When Duggan asks Nicola about her holiday, she says that her family wanted to go to Florida, but Malcolm made them go to Suffolk so they were all miserable. I find it interesting that Malcolm can dictate even where his ministers go on holiday. Nicola also mentions that Peter Mannion – her opposite number, who we met in the specials – took two holidays and that they should try to attack him on that point. When it becomes clear that John Duggan isn’t much help with anything, Nicola calls Terri for help. Terri, who is often not much help either, tells Nicola that this kind of thing is really John Duggan’s responsibility.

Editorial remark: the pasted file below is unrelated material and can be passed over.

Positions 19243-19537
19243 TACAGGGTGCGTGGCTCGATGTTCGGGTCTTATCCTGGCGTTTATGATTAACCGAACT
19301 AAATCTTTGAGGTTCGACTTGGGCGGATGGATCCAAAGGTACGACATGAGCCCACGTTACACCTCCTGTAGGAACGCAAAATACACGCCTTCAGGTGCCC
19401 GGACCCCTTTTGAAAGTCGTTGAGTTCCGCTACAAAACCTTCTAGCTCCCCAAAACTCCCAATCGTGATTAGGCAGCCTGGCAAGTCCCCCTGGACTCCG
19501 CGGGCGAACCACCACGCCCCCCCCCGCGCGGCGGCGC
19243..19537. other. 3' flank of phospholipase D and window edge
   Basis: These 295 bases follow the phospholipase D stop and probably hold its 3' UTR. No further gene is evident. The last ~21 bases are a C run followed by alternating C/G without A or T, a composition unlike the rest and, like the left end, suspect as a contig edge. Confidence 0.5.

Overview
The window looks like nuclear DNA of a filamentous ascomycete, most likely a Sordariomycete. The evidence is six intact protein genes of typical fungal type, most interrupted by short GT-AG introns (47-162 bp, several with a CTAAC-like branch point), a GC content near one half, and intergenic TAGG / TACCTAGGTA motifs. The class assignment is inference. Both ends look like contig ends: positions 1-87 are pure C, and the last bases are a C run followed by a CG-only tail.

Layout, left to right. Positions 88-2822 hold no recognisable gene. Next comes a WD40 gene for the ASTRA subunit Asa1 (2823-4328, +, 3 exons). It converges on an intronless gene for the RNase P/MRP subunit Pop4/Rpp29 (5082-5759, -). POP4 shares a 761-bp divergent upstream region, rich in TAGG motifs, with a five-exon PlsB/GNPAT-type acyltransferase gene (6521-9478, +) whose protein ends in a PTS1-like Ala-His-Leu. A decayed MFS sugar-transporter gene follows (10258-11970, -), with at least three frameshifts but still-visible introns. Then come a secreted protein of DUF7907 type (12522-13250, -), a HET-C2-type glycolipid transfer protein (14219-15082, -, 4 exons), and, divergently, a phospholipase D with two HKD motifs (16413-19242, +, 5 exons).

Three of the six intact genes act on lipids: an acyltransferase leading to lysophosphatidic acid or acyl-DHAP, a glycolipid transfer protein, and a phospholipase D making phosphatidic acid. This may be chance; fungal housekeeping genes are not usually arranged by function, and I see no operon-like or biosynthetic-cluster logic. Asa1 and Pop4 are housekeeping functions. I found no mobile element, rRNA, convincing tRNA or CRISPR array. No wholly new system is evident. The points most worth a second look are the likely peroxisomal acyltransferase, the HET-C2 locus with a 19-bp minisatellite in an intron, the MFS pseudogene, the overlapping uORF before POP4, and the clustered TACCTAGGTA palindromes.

Glen and Duggan go to meet Julie Price, who says that she has a speech of her own. Glen seems surprised by this, but says they just need to get it approved. Meanwhile, Nicola and Ollie are busy working on her speech, trying to punch it up with jokes about Peter “Two Holidays” Mannion.

Elsewhere at the conference, Malcolm is talking to some journalists when he’s asked about bloggers. Malcolm slams them quite hard, showing his clear disdain and lack of respect for them as a news source or branch of the media. Angela Heaney then says that some health numbers in the PM’s speech have been found to be false by a blogger. Malcolm, all smiles, says that’s ridiculous, but we then see him frantically calling Sam to fix the mess. No matter what he might say, the new media clearly is a threat to the Government.